experience that I will never forget was going to Dr. Hodes’ house for a warm and lively Shabbat dinner with several patients, adopted children, and various guests from around the world.” After Shabbat dinner, Martin played guitar and the group spent hours sharing American and Ethiopian songs and dancing together. Upon returning home, Martin chaired a joint Moishe House-JDC fundraiser so that one of Dr. Hodes’ young patients could get life-saving spinal surgery. Martin is happy to report that the boy had the surgery and is doing well. Through Moishe House, Martin has not only connected more deeply with his own Jewish roots, but with his music. He is incorporating Jewish themes in his songwriting, and is leading the music at Moishe House retreats. “Moishe House has reminded me that we can each take an active role in shaping our relationship to Judaism,” Martin concluded. “From a personal perspective and as a community, our Jewish experience is what we make it.” To learn more about Moishe House, visit www.moishehouse.org.

Since Martin moved in, the West Los Angeles Moishe House has held a wide range of events, including Shabbat dinners, yoga on the beach, a visit to the Getty Museum, a “PurimPalooza” and an outing to one of Martin’s concerts. For Martin, the most life-changing Moishe House event was a screening of the documentary, “Making the Crooked Straight” about the work of Dr. Rick Hodes, the Medical Director in Ethiopia for the American Jewish Joint Distribution Committee (JDC). Inspired by the film, Martin traveled to Ethiopia on a JDC-sponsored trip, paid for by a scholarship from Moishe House. “We toured Dr. Hodes’ clinic, helping to administer de-worming medicine to villagers and students in a remote town,” says Martin. “One

Moishe House West LA. plans a wide range of events including Shabbat dinners, yoga on the beach, visits to the Getty museum, a “PurimPalooza,” and an outing to one of Martin’s concerts. ▲

Moishe House gives us the autonomy to create whatever kind of Jewish community is unique to us.” — Martin Storrow


6

DESIGNING PHILANTHROPIC SOLUTIONS FOR YOU

Year-End Strategies to Consider

Y

ear-end planning is perhaps a bigger challenge this year than in past years because unless Congress acts, individuals will face higher tax rates next year on their income, including capital gains and dividends, and estate tax rates will be higher as well. In 2013, certain itemized deductions, including charitable deductions, may be limited or phased out for higher income taxpayers.You may benefit, therefore, from a larger charitable deduction this year (in 2012 versus 2013). Opportunities for income and estate tax planning are still varied and should be reviewed with your professional advisors for their potential and benefit in 2012 and 2013. Tax and interest rates are quite low currently and prompt individuals to analyze their overall financial picture.

Thinking About Selling Assets? You may wish to consider selling assets that are likely to yield large gains before year-end, with due regard for market conditions. This year, long term capital gains are taxed at a maximum rate of 15%, but the rate could well be higher next year.

Establishing a Donor Advised Fund Charitable contributions are worthy of close consideration. Charitable contributions can both reduce tax liability while at the same time, pass needed dollars to charitable organizations in these uncertain economic times when they can use it most. To avoid capital gains, you may wish to consider giving appreciated property to charity (as opposed to selling the property, recognizing the gain and contributing cash to charity). If you believe interest rates are likely to rise in the future, now may be an opportune time for giving fixed income assets to charity at their higher valuations, which may have additional benefits if done as part of an asset reallocation strategy. One way to amplify giving is to compile multiple years’ worth of giving into 2012, or consider replacing annual gifts with a substantial donation to a donor advised fund (the minimum amount to establish a Foundation donor advised fund is $5,000). Donor advised funds can allow you to receive an immediate charitable income tax deduction (at the maximum amount allowed for gifts to public charities) while affording you time to decide on the ultimate charitable beneficiaries.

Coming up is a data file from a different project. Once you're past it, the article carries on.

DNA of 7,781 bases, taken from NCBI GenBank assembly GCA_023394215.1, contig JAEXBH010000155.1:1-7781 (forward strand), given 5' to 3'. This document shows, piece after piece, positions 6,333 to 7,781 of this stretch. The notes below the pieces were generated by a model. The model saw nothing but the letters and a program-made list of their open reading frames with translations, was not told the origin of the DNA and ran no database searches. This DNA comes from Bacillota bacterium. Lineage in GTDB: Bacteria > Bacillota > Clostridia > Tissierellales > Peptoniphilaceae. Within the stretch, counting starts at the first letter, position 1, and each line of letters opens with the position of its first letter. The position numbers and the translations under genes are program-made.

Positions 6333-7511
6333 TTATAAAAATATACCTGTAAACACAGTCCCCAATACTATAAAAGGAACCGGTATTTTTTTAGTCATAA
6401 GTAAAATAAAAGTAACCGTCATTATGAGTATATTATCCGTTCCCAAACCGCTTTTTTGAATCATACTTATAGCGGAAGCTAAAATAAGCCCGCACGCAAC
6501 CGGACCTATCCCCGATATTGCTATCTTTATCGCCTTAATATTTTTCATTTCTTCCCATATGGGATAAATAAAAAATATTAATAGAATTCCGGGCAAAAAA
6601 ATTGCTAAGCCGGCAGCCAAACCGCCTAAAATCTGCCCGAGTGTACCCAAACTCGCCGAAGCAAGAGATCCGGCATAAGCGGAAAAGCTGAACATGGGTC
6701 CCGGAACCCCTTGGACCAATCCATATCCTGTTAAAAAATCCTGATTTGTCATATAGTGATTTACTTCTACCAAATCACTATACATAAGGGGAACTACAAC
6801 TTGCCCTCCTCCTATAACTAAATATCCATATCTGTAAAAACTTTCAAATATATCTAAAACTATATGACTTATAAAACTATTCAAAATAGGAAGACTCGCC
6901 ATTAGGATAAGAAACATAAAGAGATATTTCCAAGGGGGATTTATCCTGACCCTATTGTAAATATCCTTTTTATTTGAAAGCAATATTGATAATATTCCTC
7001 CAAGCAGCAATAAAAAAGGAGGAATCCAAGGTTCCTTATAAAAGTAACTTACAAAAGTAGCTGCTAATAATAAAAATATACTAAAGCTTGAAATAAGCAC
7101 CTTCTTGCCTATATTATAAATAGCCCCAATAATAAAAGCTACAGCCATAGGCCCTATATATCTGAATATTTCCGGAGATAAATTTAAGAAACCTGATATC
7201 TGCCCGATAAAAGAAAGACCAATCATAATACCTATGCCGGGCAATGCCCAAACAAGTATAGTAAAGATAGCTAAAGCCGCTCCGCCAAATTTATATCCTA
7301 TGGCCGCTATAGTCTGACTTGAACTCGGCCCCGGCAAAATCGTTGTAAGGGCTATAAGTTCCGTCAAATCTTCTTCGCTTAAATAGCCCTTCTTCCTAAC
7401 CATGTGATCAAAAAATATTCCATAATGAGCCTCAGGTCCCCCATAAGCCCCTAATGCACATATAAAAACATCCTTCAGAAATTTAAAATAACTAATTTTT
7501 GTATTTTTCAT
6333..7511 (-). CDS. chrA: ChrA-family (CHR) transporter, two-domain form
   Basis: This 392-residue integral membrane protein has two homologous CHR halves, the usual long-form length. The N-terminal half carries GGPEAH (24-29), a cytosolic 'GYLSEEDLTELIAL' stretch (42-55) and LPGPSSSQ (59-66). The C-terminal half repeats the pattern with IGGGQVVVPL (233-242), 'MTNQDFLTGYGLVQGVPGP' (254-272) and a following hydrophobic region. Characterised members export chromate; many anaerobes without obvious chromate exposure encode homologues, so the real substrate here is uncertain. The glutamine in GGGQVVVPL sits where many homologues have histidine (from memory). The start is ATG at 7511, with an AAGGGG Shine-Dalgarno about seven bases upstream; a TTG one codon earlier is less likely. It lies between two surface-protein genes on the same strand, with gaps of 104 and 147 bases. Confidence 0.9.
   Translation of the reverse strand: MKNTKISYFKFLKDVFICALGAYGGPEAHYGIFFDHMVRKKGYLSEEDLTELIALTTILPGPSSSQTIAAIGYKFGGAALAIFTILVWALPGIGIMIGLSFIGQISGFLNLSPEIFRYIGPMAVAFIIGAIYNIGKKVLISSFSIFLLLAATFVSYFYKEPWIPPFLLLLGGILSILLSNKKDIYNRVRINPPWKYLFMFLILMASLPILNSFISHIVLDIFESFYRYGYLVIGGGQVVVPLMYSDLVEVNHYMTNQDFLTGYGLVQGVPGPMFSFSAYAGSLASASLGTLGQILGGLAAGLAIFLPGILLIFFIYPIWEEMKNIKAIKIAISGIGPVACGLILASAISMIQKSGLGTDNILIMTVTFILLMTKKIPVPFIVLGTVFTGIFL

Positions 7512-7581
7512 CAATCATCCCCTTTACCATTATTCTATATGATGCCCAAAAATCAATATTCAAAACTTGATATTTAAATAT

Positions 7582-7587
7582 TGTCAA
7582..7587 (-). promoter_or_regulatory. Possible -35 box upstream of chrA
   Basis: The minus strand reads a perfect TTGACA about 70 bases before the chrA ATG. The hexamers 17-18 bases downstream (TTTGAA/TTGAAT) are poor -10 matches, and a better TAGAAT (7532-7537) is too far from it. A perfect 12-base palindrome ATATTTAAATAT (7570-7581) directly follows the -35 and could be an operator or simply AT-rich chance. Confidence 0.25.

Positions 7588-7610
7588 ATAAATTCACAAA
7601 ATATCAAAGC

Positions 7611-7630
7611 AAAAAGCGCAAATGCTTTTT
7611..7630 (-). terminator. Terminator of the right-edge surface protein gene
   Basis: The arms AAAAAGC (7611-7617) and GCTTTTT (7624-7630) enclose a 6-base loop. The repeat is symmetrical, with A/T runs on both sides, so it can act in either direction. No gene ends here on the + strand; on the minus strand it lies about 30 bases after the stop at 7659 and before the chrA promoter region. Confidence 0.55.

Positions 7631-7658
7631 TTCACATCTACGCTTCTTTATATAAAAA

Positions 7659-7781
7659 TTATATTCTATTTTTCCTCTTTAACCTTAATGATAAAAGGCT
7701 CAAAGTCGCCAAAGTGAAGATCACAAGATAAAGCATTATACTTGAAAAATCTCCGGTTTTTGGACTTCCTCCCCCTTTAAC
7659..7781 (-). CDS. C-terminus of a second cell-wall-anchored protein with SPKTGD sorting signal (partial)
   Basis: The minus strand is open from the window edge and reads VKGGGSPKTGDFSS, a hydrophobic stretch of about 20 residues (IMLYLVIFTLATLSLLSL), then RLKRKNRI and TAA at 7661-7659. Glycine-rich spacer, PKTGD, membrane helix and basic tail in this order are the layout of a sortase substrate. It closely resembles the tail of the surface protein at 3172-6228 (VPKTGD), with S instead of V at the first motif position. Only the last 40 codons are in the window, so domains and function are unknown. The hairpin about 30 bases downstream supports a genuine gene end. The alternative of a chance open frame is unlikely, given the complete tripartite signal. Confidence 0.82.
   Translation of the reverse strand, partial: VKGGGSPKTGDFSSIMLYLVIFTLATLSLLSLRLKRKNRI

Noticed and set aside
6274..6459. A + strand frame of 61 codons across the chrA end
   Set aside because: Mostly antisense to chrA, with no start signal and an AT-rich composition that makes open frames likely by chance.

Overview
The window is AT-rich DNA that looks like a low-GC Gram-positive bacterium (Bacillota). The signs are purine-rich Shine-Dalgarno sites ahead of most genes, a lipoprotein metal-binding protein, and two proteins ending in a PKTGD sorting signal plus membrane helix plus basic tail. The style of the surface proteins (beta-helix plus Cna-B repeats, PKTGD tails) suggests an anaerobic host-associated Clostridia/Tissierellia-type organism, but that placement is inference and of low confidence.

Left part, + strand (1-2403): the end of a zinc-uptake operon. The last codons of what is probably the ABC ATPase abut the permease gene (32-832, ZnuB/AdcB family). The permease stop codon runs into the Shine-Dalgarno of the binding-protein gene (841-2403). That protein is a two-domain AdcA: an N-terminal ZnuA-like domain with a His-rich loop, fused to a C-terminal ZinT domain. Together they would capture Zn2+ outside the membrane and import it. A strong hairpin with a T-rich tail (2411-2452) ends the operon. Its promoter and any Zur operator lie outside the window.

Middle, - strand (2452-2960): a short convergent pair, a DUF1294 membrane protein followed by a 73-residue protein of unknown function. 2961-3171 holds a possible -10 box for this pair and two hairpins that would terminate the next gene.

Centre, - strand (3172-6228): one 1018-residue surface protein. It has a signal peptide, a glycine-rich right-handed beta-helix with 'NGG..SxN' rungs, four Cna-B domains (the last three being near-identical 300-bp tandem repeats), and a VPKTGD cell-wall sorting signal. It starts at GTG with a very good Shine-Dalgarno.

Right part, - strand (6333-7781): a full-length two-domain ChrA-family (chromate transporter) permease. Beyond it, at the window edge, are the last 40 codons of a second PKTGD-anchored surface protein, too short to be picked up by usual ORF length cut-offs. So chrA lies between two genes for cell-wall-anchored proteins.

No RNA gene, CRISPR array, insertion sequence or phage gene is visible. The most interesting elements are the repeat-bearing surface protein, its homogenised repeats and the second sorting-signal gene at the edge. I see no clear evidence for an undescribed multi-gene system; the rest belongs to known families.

The Future of Gift Tax, Estate Tax and Generation Skipping Transfer Tax The future of the gift tax, estate tax and generation skipping transfer tax continues to be uncertain. While Congress is likely to take some action in the future, we do not know when, and/or how they will seek to soften the unfavorable impact of the scheduled changes in the tax laws. For those seeking to make significant tax-free gifts, individuals should consider the opportunity to transfer assets this year to children, grandchildren or other beneficiaries free of gift tax. This year, the amount that an individual can give without incurring gift tax is $5,120,000 (reduced by any exemption used in prior years). This is the highest gift tax exemption ever. That exemption will drop to $1,000,000 effective January 1, 2013 unless Congress passes a new law and the President signs it. Also scheduled to change is the exemption from the generation-skipping transfer tax, which is $5,120,000 this year and scheduled to decrease to $1,430,000 next year. The maximum transfer tax rate will also increase from 35% this year to 55% next year (and with an extra 5% surcharge for a portion of larger estates). While it is entirely possible that the current exemptions and tax rates will be reinstated next year, there is no assurance of this, nor of what, if any, changes any new law might bring. Individuals with sufficient assets might wish therefore to consider taking advantage of the current opportunity to make large gifts free of gift tax. It is possible that a tax at death on lifetime gifts made which turn out to be in excess of the estate tax exemption amount in effect at the time of death could occur, however, many feel this is unlikely at this time. Even if such were the case, making a large lifetime gift this year would allow any post-gift appreciation in the value of, and income generated by, the gifted assets to remain outside the taxable estate of the donor.